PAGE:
We’ve made many more batches of bitters since our post last summer about our first batch of bitters, so we’re long overdue for an update.
Our next batch was citrus bitters, based on the Regan’s Orange Bitters No.5 recipe, but with clementines and tangerines as the citrus, and few variations on the spices that make up the aromatics. It was fun to watch the color and flavor develop, knowing that the ingredients we used were all natural. These have turned out to be popular among friends and family, so I continue to make a few batches every winter when citrus is in season. These are great in a manhattan or an old-fashioned cocktail.
My most exciting bitters, in my opinion, have come to be known as my signature, or “Holly” bitters. They are a little Christmas-y due to cinnamon and warm spices, though that was not my original intent. The key ingredient in Holly bitters is unsulphured dried apricots from a local farm, Highland Orchards. After being steeped in alcohol, the apricots become delightfully caramely. These bitters are fairly versatile but work nicely in bourbon-based drinks.
Starting with last fall and continuing into this year, I’ve started making celery bitters, using fresh celery from the local farmers’ markets in the brief window that they’re in season. I prefer very leafy celery, as I like to use equal parts leaf and stalk. Heather Rodkey at Rex 1516 composed a lovely brunch cocktail, The Refresh, made up of cucumber vodka, celery bitters, and sparkling wine.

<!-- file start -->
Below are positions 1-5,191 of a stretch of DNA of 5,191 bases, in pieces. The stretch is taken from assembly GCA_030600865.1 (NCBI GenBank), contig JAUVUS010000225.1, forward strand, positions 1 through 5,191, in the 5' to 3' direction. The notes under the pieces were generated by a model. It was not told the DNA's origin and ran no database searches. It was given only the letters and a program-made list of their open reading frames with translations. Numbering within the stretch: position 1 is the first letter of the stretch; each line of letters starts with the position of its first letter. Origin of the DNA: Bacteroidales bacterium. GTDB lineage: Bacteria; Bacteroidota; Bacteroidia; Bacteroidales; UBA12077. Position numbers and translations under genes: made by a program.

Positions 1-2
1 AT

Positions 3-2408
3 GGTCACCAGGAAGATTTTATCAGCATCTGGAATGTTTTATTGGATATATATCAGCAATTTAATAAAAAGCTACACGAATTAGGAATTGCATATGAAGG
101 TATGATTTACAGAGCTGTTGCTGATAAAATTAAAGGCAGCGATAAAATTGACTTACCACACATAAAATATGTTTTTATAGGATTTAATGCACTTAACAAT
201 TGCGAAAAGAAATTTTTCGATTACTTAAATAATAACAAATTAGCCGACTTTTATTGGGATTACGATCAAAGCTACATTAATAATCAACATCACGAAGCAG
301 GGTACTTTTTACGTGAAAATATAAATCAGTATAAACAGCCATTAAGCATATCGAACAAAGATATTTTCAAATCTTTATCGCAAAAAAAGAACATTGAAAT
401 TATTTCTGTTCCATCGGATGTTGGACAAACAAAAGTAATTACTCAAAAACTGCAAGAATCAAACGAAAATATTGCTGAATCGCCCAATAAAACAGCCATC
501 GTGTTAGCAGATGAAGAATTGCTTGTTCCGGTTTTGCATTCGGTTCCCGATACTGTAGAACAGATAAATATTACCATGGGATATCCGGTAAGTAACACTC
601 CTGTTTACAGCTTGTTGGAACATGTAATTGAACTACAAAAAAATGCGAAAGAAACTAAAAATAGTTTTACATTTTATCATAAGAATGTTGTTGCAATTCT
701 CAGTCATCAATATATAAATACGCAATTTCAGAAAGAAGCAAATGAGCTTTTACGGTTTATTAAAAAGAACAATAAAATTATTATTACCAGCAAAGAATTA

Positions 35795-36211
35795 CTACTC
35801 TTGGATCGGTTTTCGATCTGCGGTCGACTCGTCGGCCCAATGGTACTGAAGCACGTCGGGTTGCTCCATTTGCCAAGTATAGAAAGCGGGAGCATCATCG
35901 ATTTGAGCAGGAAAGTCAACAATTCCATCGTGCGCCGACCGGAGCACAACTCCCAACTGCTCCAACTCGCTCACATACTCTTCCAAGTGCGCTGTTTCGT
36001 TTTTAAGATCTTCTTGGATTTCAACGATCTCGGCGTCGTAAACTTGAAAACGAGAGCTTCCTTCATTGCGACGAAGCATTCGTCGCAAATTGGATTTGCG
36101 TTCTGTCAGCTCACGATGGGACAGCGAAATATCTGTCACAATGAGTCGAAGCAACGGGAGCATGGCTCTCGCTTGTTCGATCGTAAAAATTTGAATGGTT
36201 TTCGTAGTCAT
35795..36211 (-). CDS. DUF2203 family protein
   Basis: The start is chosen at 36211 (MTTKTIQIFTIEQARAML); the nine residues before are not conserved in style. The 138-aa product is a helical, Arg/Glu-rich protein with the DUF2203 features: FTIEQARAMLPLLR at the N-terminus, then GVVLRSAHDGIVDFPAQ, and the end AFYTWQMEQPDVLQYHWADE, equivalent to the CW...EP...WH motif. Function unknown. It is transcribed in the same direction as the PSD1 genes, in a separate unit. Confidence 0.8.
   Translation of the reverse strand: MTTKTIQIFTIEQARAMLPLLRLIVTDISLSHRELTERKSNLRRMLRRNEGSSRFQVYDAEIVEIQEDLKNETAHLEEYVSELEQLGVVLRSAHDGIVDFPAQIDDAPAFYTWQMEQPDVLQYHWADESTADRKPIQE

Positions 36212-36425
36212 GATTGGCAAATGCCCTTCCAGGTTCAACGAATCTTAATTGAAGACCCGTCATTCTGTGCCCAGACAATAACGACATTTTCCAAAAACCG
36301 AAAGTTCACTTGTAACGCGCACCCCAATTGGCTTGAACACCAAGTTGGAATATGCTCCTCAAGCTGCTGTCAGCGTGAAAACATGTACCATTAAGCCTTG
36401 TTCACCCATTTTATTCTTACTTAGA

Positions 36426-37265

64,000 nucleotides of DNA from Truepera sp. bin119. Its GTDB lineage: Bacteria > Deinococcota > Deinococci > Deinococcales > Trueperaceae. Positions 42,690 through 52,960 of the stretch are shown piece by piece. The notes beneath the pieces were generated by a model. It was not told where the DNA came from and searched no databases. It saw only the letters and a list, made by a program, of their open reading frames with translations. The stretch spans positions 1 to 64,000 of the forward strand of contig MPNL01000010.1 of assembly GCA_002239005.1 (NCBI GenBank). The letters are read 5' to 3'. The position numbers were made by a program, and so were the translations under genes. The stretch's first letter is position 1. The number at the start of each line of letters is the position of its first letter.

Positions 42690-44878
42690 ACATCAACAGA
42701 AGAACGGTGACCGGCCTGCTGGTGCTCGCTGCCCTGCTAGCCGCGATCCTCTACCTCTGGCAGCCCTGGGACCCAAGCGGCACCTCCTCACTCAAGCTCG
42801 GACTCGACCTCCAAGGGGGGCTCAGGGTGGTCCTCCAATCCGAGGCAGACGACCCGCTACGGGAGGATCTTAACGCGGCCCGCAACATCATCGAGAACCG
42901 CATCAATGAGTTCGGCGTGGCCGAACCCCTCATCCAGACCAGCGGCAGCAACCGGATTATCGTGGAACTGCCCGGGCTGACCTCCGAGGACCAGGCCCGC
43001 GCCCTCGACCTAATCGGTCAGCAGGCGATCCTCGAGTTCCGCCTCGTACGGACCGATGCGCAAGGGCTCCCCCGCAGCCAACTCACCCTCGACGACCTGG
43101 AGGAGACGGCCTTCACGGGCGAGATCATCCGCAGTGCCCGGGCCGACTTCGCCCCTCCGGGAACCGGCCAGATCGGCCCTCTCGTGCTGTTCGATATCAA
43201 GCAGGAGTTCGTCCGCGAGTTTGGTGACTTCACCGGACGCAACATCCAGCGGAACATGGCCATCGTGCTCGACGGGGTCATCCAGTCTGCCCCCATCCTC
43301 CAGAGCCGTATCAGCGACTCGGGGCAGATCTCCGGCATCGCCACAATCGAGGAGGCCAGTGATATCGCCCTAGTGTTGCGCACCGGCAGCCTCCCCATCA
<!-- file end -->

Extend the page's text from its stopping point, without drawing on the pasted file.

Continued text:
Other notable bitters batches include:
- Cherry bitters, made with dried cherries from Highland Orchards
- Apple bitters, made with fresh apple peels from Beechwood Orchards
- Hellfire bitters, made with dried chili peppers and Green Street coffee beans
- Aromatic bitters, my attempt to make a homemade cross between Angostura and Peychaud’s. These are a work in progress; I’m now on my third batch.
I’ve also experimented with bitters inspired by figs, groundcherries, rhubarb, herbs de provence, lemon, mole, coffee-pecan, rose petals, and black cardamom, all of which have been interesting in their own ways, and almost all of which feature local ingredients. Most of my recipes are my own, but I’ve also been heavily inspired by recipes from Serious Eats and Brad Thomas Parson’s Bitters book. We also have a Pinterest board for tracking bitters recipes we run across.
At any given time, I’ve usually got a batch or two of bitters in progress. I’ve acquired approximately 100 types of herbs along the way, including various bittering agents and aromatics. Our apartment is now full of mason jars and little bottles, but I’ve tried to keep them from completely taking over our kitchen. It’s turned into a fun hobby!